Looking out for more indie game prospects on social media, I recently got in touch with another indie developer to discuss their upcoming project. Drillmation Systems, operating out of the United States, is a games developer and animation studio heavily inspired by Japanese culture, as well as games such as Super Mario and The Legend of Zelda currently working on 2 gaming franchises; Touhou and Chuhou Jotai. Currently in development is the sequel, Chuhou Jotai 2: Paraided, a bullet hell game based on multiple facets of the Japanese way of life accompanied with a strong sense of humor. Slated for release within the next few months, it boasts significant improvement over the previous game including greater visuals and enhanced and more intense gameplay. Wanting to know more, I got in touch with the game’s lead developer, known only as The Prophet, to ask about the game, what improvements players can expect to see, and to learn more about Drillmation systems in general. Here’s what The Prophet had to say about Chuhou Jotai 2:
What were the influences behind your game?
The main game that influenced the whole look of the game had to be Konami’s 1991 game The Legend of the Mystical Ninja on the Super Nintendo Entertainment System. In fact, the entire Ganbare Goemon series influenced the game as a whole, as many songs in Chuhou Joutai 2’s soundtrack took influence from that franchise. The Mario & Luigi series, alongside the Marvel Cinematic Universe, were major inspirations for the game’s humor.
What has the developmental process been like?
I had a strict time deadline to get the game done, and as of this writing, the game is 80% done. Development on Chuhou Joutai 2 began before the first game had even released. After Chuhou Joutai 1 released on Steam last year, development on Chuhou Joutai 2 began almost immediately. To test the engine for this new game, a complete NES-styled remake of the second Touhou Project game, Touhou 2: The Story of Eastern Wonderland, was created to demonstrate the new engine. Despite this, I actually reused the same engine as the first game, although the only changes I made were the graphical design and color palette.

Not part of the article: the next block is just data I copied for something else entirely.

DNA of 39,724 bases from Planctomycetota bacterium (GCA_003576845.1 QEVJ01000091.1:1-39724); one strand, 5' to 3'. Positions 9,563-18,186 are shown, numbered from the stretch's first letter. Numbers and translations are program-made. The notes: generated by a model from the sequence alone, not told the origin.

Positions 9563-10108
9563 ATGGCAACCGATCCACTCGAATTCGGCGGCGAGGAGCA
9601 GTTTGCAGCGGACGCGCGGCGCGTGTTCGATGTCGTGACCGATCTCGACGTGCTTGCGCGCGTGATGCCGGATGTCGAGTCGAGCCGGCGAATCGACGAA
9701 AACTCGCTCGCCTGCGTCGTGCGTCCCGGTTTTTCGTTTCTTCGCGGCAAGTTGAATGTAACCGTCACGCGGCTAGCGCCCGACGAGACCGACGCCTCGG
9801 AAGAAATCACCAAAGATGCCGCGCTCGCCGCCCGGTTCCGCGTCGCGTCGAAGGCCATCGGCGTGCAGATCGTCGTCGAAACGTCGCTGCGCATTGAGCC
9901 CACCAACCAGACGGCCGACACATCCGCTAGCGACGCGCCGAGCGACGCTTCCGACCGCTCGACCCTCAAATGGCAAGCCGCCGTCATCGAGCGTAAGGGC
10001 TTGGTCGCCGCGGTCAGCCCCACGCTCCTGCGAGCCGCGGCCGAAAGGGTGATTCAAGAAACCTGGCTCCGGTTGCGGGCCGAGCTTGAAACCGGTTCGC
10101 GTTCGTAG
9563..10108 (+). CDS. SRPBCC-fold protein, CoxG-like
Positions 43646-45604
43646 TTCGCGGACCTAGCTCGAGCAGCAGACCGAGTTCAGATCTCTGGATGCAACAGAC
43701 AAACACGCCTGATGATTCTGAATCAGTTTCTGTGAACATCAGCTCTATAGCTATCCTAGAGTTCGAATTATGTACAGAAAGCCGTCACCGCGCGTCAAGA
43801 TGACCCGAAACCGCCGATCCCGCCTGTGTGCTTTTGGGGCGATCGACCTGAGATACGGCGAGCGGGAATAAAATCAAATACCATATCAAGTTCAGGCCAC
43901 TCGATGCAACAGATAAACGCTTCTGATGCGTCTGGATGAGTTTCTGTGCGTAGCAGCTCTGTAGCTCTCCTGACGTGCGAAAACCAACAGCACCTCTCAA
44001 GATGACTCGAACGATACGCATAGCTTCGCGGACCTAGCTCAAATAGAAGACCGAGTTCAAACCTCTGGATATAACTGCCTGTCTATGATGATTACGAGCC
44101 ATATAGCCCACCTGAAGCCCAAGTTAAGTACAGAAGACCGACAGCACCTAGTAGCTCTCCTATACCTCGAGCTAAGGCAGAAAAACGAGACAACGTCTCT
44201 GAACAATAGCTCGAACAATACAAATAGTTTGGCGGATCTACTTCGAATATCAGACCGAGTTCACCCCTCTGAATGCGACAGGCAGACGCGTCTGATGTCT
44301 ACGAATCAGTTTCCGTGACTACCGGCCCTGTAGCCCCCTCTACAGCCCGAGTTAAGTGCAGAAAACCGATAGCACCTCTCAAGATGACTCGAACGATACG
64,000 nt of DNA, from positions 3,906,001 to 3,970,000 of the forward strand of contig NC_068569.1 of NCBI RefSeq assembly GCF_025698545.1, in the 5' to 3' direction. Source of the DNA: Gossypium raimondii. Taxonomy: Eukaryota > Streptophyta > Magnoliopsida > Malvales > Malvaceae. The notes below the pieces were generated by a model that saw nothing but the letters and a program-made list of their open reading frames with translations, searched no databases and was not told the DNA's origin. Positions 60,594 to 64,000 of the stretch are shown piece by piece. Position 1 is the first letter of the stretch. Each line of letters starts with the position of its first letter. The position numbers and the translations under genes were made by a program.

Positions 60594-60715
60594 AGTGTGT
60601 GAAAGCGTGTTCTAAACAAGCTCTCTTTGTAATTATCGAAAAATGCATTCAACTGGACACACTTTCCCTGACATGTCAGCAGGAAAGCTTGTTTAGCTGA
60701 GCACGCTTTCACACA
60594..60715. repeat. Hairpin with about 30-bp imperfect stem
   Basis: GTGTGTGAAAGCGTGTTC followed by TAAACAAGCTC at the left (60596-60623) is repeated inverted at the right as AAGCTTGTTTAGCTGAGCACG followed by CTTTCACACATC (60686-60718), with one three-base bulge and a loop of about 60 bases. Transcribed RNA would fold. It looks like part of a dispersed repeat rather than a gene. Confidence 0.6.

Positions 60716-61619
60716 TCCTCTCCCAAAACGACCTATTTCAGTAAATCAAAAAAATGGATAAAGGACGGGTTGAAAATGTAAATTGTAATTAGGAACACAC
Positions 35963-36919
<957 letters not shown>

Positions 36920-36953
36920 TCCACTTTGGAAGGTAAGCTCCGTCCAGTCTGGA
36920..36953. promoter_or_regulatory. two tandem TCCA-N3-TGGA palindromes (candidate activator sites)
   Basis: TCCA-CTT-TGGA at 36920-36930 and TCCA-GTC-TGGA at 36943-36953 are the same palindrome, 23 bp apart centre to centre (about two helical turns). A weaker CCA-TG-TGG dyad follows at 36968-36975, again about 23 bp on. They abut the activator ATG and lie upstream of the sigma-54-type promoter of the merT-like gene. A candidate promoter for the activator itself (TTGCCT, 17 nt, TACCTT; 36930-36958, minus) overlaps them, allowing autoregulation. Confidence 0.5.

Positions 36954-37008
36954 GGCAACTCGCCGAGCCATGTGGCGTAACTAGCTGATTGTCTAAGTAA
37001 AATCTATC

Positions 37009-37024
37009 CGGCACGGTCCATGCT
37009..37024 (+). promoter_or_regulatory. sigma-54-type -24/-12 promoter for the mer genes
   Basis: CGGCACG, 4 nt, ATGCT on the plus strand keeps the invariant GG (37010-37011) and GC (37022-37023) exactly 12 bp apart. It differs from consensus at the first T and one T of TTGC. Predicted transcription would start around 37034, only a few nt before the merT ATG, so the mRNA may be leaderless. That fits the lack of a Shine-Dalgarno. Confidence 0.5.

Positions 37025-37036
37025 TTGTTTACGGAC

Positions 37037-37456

How close are we to seeing the finished product?
As I mentioned before, the game is almost done. The endings and achievements are all I have left. After I get the endings programmed, I might as well release the beta. The game is scheduled for release on July 2, 2021.
What has been the most exciting aspect of development?
Drawing the cutscenes is something I generally did on the weekdays. On some days I even drew up to four assets in a single day. Of course, to keep in line with my academics, I dedicated programming only on the weekends, as programming takes a lot of time and effort.
What has been the most challenging aspect of development?